Brand authenticity is essential if organisations are to build a strong, loyal base of clients and succeed in today’s business world.


We would agree with the above statement. In fact, brand authenticity has become more important than the price point of items [1]. These days the important attributes that build brand loyalty for a company are environmentally-friendly business practices, social responsibility and giving back to the local community. All attributes that contribute to brand authenticity.

However, we often talk about brand authenticity as if there is a common, agreed definition that everyone subscribes to. Yet there are different definitions. For example, one definition of brand authenticity is:

Being “authentic” for a brand means that the brand is genuine and true to itself. It means the brand is honest, transparent, and consistent in its values and actions. This means that the brand is true to its core mission, values, and beliefs and upholds those values in its marketing and communication efforts. Authenticity also means that the brand is connected to its customers and community honestly and meaningfully [2].

Another definition states:

Brand authenticity refers to if consumers believe a brand is genuine about their products/services, promises to customers and brand values. Authenticity is a key component to building a cohesive brand strategy [3]


Both definitions are similar. They refer to the belief in genuineness on the part of customers and how a brand connects to its clients. Interestingly, neither definition mentions the concept of honesty. Yet, part of how we understand authenticity has to do with our concept and understanding of honesty.

This raises the question, does honesty just refer to the truth of the content produced by a brand, or does it extend to how the brand produces that content?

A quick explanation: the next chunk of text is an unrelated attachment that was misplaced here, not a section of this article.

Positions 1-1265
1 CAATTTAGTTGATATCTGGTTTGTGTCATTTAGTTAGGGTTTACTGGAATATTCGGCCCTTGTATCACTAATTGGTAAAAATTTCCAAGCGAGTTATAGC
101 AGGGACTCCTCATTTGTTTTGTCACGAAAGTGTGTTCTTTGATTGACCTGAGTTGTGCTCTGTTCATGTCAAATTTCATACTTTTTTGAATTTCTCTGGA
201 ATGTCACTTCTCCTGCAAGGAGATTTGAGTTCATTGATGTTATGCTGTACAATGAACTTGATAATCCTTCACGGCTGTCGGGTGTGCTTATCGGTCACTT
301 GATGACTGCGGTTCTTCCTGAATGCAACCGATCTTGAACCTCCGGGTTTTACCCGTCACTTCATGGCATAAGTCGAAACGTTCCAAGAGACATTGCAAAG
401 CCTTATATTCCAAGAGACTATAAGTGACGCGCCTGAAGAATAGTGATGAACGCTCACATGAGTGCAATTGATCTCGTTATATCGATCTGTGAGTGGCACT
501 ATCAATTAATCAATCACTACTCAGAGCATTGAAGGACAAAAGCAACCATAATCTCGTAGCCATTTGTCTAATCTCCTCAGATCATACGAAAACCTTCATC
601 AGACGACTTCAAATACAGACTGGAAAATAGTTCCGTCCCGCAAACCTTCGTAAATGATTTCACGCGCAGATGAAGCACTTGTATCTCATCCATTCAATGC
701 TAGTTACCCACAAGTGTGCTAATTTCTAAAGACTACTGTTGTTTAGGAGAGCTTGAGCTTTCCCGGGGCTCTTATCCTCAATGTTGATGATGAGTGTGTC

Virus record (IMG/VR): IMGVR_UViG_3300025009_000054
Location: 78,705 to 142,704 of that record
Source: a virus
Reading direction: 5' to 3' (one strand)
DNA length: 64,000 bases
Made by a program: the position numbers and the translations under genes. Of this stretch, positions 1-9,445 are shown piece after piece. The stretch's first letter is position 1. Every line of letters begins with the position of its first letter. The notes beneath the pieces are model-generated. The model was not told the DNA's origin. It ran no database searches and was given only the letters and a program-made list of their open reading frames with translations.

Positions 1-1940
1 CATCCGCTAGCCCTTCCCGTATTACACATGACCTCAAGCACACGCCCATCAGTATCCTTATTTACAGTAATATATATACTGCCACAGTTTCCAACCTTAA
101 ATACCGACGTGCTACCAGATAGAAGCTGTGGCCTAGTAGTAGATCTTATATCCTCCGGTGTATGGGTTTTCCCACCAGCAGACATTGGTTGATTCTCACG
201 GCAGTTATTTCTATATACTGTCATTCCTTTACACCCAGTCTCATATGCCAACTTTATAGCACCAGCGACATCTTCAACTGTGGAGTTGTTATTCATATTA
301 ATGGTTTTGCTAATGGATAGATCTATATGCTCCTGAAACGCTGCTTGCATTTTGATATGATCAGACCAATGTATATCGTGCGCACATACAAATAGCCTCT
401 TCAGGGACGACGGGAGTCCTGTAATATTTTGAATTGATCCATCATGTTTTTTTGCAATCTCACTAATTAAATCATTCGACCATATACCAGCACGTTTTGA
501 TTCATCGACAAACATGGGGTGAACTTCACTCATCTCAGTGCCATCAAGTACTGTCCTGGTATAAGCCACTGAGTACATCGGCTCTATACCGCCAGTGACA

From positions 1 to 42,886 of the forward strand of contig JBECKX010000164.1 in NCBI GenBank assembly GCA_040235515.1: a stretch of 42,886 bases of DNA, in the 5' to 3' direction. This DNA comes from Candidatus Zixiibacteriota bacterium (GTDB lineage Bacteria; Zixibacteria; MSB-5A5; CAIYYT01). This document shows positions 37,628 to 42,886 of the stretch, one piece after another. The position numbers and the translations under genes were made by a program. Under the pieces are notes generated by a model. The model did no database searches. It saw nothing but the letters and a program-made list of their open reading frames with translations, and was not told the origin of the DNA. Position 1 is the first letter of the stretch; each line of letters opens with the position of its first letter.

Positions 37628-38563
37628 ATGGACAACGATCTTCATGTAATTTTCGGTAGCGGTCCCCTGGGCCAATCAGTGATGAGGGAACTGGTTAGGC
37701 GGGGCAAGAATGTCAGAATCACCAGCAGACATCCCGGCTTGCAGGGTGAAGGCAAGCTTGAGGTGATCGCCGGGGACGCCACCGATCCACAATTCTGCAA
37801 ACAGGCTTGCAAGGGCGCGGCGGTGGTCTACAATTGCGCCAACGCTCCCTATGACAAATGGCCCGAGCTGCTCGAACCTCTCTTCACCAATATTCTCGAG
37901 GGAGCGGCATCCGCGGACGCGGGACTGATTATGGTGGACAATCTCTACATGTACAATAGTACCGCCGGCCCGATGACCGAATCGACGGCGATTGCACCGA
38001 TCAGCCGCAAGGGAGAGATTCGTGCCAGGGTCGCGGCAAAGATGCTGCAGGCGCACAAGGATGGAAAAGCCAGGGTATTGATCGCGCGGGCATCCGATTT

Perhaps you think that if the content a brand uses is true to its core values, how it is created is irrelevant [4]. This is a variation of the “end justifies the means” philosophy. The end goal is to build client trust and loyalty. How that is achieved doesn’t matter too much. After all, consumers are looking for genuine content that reflects the company's values and beliefs. Does it matter if we can achieve that by using AI and no one is the wiser?


Several issues need to be considered when weighing up how AI can potentially impact a brand’s authenticity.

  • Because of the way AI scrapes and collates information from the web, it can be difficult to verify its output. This is a potential risk to a brand’s authenticity. Many people who use AI regularly do not trust it [5]. When people who use AI don’t trust it, it would be unwise for a brand to rely completely on AI-created content without some way to check and verify the output. A brand needs to develop a risk mitigation strategy if it plans to rely on AI content.

  • It is easy to become reliant on producing AI content without taking into consideration the potential negative impacts on a marketer’s originality and creativity. Creating content requires hard work, and creativity does not always arrive on time to meet deadlines. Hence AI is highly attractive because it takes the hard work out of creativity and can be relied on to produce material for the impending deadline.

However, are we being true to our brand and ourselves if we rely on a program to do our hard work and be creative for us? 

Another definition of brand authenticity is:

“The extent to which consumers perceive a brand to be faithful toward itself, true to its consumers, motivated by caring and responsibility, and able to support consumers in being true to themselves.”